A coalition of architects and preservationists say they will not seek to appeal a decision by the Downtown Design Review Committee to allow the demolition of Stage Center to make way for a new OGE Energy Corp. headquarters.
A 3-2 vote by the committee on Thursday had spectators on edge as to the last unknown vote, Gigi Faulkner. She said she was troubled that the design committee did not have a firm idea as to what might be developed at the site.
But she also quoted Stage Center's architect John Johansen from an interview he gave to The Oklahoman during his last visit to the landmark in 2008 — two years before the theater was devastated by severe flooding.
“John Johansen himself said proof of a building is its use and its occupants,” Faulkner said, adding proponents of demolition had made the case that the abandoned theater was no longer feasible for nonprofit performing arts groups.
Chuck Ainsworth and Dick Tanenbaum joined Faulkner in voting for demolition, while Ike Akinwande and Connie Scothorn voted against demolition.
After the vote, Melissa Hunt, executive director of the American Institute of Architects, Central Oklahoma Chapter, said her group stood by its position that the theater is an internationally important structure that shouldn't be torn down.
“AIA Central Oklahoma is disappointed with the outcome of the vote and feels this action will result in an irreplaceable loss to the architectural community and the city at large. However, we as an organization do not intend to appeal the decision.”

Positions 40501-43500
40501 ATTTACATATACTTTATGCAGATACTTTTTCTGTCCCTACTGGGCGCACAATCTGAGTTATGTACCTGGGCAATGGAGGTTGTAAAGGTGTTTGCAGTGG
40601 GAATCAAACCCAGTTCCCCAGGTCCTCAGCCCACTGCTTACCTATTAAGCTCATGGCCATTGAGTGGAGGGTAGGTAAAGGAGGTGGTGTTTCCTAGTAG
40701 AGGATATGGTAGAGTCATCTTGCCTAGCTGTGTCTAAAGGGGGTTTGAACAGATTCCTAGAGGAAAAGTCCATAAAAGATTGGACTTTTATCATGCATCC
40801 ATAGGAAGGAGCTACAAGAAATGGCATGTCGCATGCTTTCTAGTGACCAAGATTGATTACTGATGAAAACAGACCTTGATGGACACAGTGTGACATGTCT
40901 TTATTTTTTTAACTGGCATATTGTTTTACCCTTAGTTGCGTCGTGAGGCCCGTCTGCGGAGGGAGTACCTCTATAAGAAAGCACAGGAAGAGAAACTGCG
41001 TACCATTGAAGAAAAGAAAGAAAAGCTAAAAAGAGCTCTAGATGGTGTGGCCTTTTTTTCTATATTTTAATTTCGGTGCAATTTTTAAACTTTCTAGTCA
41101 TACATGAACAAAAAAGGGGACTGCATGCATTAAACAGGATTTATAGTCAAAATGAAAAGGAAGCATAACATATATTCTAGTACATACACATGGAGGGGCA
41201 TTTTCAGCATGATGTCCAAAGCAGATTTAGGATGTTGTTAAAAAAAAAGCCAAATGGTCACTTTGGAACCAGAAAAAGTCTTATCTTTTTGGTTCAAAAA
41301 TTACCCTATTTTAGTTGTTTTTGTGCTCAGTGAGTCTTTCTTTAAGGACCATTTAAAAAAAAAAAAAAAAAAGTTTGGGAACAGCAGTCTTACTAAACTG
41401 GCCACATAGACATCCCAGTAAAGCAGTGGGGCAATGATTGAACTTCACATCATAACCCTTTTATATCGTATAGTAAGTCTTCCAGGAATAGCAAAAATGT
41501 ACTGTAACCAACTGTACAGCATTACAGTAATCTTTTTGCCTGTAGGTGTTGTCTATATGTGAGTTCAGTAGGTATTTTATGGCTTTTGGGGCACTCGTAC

Rainey Williams Jr., president of Kestral Investments, is seeking to clear the site at 400 W Sheridan Ave. to build a 14- to 16-story office building, a garage and solicit a developer to build a second building of about a dozen stories for either a hotel or housing.
Preservationists argued the building is internationally recognized and historic, while opponents argued the building has never been functional and drained financial resources of various nonprofit tenants since it opened in 1970.
Stage Center is the only building in Oklahoma City to win an international Gold Circle award from the American Institute of Architects and is the only city building featured in textbooks around the world.
Originally opened in 1970 as Mummers Theater, the landmark was designed by Johanson, a student of Frank Lloyd Wright and a member of the legendary “Harvard Five” (which also included Marcel Breuer, Landis Gores, Philip Johnson and Eliot Noyes).
Both sides of the demolition debate presented passionate arguments during the hourlong debate. Leslie Batchelor, an attorney whose firm frequently works with the Oklahoma City Urban Renewal Authority, argued buildings like Stage Center are critical to making the city a place that attracts outside talent.
“We live in a global economy where our city is competing with cities all over the world where people and talent can go anywhere,” Batchelor said. “Architecturally and significant buildings enhance property values and generate economic returns. The best way to generate economic growth for Oklahoma City in the long run is to preserve Stage Center.”
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